Wednesday, November 29, 2006

the dog

The dog was a cross between a purebred border collie and a wonderful mutt that looked somewhat like a German Shepard. She had very noticeable herd instincts and a sweet disposition like her mother. Other than not being trained, her single flaw was she would run away and go God knows where. The couple could not leave the front gate open to their little ranch because of this flightiness. Although every neighbor they had met was civilized and friendly, they had never met the neighbors on the other side of the gorge that lay at the back of their property. They were concerned about what the dog was doing when it ran off and did not want her to get shot. In the end, though, they just had too many animals, so they decided she needed to go.

They put an ad in the paper and started getting phone calls. Unfortunately, they were concerned with many other things and time constraints and responded to the first caller, letting him know that if he wanted her she was his. He explained to them that he had, just that morning, buried his daughter’s dog, a Border Collie mix, and that their dog was to replace it. It sounded wonderful to them and they were pleased to hear that she was going to what appeared to be a good home.

They packed her up and made off to where they were to meet the man and his daughter. They were already heading that direction for a holiday, so this just seemed to fit well with their plans. Although they did not verbalize it to each other, they had both virtually decided that this was the new home for their dog. When they arrived at the meeting place they promptly found the man. An elderly though youthful man, he was very cordial and confident. He reiterated the reasons for why he wanted this dog and said under his breath that his daughter was continually crying. Finally his daughter emerged and the couple had instant reservations. She looked very tired and used, like she had been wrestling with a vice for years and it often got the upper hand. There was no reason to doubt the validity of the familial connection between the father and daughter other than she looked to be the same age as him.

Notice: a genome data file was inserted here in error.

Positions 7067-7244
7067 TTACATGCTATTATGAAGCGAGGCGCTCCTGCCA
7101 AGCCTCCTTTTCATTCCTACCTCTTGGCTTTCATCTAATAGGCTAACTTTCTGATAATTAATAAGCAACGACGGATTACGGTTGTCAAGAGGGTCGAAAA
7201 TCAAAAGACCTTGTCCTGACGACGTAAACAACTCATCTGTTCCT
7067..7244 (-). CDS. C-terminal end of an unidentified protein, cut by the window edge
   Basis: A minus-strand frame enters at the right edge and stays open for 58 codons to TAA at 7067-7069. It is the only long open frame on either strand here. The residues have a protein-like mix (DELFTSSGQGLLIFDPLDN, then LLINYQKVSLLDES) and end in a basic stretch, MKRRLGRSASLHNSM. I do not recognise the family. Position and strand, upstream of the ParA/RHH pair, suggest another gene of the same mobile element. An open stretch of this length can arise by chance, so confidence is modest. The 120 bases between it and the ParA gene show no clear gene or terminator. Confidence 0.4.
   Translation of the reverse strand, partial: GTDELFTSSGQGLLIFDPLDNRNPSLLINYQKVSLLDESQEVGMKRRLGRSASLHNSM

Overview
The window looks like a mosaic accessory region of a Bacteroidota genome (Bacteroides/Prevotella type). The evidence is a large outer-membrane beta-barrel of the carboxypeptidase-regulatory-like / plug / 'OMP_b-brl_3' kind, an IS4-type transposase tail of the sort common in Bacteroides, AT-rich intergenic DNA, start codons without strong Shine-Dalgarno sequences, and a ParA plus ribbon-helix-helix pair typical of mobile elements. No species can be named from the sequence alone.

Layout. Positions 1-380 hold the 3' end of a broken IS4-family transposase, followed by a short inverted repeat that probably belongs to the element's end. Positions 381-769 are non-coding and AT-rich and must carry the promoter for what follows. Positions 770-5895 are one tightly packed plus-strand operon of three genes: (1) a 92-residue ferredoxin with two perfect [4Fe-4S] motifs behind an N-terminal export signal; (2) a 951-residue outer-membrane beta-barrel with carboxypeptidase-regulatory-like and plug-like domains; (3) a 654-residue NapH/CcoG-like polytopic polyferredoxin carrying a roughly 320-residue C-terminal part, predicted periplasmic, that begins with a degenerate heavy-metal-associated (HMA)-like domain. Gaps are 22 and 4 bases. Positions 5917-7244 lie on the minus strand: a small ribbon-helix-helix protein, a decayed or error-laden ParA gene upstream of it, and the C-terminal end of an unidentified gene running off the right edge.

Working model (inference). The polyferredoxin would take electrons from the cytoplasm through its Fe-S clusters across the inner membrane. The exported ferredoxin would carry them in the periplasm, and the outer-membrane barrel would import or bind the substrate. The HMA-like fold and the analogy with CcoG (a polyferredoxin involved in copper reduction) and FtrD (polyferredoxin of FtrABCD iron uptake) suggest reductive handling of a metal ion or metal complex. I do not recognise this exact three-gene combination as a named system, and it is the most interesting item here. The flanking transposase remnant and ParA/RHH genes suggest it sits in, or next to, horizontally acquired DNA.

She instantly took to the dog and vice versa, and would occasionally return to the couple to ask questions or state her ability to train dogs. Upon one of these little visits she disclosed what had happened to her former companion. Apparently she was camped out across from a highway truck stop and the managers didn’t appreciate the presence of her and her dog. According to her story, choking back tears, they had poisoned the dog. She had taken a blood sample to the vet and confirmed the presence of Arsenic and antifreeze. The couple was stunned to hear this, because, again, they had major reservations and, again, didn’t know how to pull the plug on this situation. The woman was obviously homeless and the couple began to question, to themselves, whether or not she would be able to properly care for and protect this dog that they did love. They quietly watched the interaction between the woman and the dog, and because of time constraints, a cold wind, and a child getting impatient, they decided it was time to go. They got the address of the man and promised to send all pertinent information about the dog, which the woman was emphatic about receiving. They watched the dog load into the car of the man and said goodbye.

The rest of the trip was virtually silent.

Throughout that long weekend they would periodically pose questions to each other about whether or not they did the right thing for the dog. They were uneasy about it but also had a resolute feeling of, “What is done is done.” They were sad about a hasty decision.

When they returned home they decided to call the man and see how the dog was doing, and honestly, find out if they could get the dog back. The man told them that the woman had already moved on and he had no way of contacting her.

That was it.

She was gone.

The only thing they have left of the dog, is the hope and prayer that she and the woman will be safe and a blessing to each other.

Tuesday, November 28, 2006


sometimes i am a christian
sometimes i am a diest
sometimes i am an atheist
sometimes i just know i am agnostic
sometimes i am obnoxiously opinionated
sometimes i am just plain apathetic
sometimes i am insanely optimistic
sometimes i am darkly pessimistic
sometimes i am all or some of these at the same time
and yet, sometimes i still don't know who i am

Monday, November 27, 2006

Tuesday, November 21, 2006


can you see the mercora music on the right?
ok that one sucked...i'll keep searchin'